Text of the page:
The Undesirable (1915) A Silent Film Review

Before he was Michael Curtiz, Kertész Mihály was building a career for himself in his native Hungary and this is one of his very few surviving films from the period. It’s a melodrama about a country girl in the big city and we all know how that tends to go in the movies…

Home Media Availability: Released on DVD and Bluray.

A hot time in old Hungary

The Undesirable is a real rarity. Thought lost along with most of Michael Curtiz’s other Hungarian work, a print was recovered in New York City and the restored film has been made available to the public once again, a century after its initial release.

Who’s feeling a bit Hungarian today?

This movie is worth seeing but I feel there is a need to discuss two important facts before we proceed. First, this is a melodrama. Melodrama has a bad reputation as a genre. It’s corny and naïve and just so… simplistic. While that is true of some melodramas, a really well-done one can be a pleasure to watch. It’s fun to enjoy a movie in which we can boo the villain and cheer the heroes. Melodramas absolutely can be elevated to convey deeper meaning but that should not be a requirement.

We’re not required to answer for the pleasures of a cheap adrenaline hit from action movies or the dopamine high from comedies, I don’t see why melodrama has to be all existential or something before we can admit that we enjoy it.

All the melodrama we could ever want!

Second, the cast of the film contains many stage veterans and during this period of the silent era, actors were still figuring out the best way to convey emotions that previously had to reach the cheap seats. You can see a wide variety of acting styles being used in films from around the world and The Undesirable is on the stagey side. In other words, it requires a sympathetic modern audience. It’s not bad (for that you want The Copper Beeches), just more emphatic than we are used to seeing now.

The film opens in a Carpathian village and has not played for five minutes before we get to the unveiling of family secrets. On his death bed, Liszka’s (Lili Berky) father reveals that he is actually her uncle. Her real father was abusive and was murdered by her mother, who is now either in prison or dead herself. With no family left, Liszka leaves her village and journeys to the city to find work.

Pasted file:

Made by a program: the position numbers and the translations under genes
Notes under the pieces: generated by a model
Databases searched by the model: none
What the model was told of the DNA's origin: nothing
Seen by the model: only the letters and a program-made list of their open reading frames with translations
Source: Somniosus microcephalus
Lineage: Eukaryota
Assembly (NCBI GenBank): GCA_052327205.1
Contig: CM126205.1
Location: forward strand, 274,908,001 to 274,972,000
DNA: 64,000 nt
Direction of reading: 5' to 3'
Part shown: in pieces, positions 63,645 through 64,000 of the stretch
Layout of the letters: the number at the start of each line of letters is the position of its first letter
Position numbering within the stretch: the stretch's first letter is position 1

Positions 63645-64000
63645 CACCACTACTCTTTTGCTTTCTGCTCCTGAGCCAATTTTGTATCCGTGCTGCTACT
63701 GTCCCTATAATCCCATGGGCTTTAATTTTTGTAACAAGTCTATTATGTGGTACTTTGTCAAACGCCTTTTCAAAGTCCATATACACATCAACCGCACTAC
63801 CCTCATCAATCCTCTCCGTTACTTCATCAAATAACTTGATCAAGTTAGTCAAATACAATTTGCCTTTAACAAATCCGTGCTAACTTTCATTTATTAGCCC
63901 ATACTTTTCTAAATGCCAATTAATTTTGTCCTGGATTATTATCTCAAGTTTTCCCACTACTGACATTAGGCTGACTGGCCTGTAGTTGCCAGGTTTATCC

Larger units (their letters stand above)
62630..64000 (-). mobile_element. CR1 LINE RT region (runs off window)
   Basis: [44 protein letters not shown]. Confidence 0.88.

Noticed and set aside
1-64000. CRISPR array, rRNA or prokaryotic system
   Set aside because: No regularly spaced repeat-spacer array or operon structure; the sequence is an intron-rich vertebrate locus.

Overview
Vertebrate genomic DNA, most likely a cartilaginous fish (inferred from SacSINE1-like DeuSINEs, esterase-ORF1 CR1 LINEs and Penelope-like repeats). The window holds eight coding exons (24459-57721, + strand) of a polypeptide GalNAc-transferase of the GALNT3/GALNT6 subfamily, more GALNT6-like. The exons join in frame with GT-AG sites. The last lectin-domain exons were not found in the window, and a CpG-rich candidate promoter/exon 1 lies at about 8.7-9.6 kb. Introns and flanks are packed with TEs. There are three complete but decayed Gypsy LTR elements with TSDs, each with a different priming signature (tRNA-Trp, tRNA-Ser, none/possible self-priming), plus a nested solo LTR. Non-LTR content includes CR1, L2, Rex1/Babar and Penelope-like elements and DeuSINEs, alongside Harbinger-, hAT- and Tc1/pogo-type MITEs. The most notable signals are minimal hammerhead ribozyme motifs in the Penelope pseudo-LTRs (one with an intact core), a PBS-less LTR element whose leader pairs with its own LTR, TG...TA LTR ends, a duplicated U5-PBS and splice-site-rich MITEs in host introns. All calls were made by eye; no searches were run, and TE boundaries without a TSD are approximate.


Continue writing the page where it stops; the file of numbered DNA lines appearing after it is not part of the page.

It is I, Professor Fate!

(The version of The Undesirable available on home video retains the English subtitles. I am pretty sure they were an amateur job because of the way the dialogue cards are laid out and how awkwardly they are inserted into the film. There are also typos and unintentional grammatical errors. And, finally, the characters are given Americanized versions of their names. Miklós becomes Nick, Liszka becomes Betty, etc. Technically correct but I’d call that a case of over-translating and I am keeping the Hungarian names except in cases where the person in question is famous under a more Anglicized name in the USA. After all, nobody wants to read about Peggy Garbo or Morris Chevalier.)

Liszka goes shopping.

She is hired as a maid by a well-to-do couple (Marcsa Simon and Gyula Nagy) who naturally have a handsome son, Miklós (Victor Varconi, or Várkonyi Mihály as he was billed at the time). Both Miklós and his step-father have their eye on pretty Liszka. Meanwhile, Liszka’s mother Sara (Mari Jászai) has just been released from prison after serving her sentence for murder and she goes looking for her long-lost daughter.

Unfortunately for Liszka, the entire work situation blows up with squabbles, jealousy and, finally, a bold robbery. Liszka is blamed for the theft and she is forced to return to her village as an undesirable with Miklós following.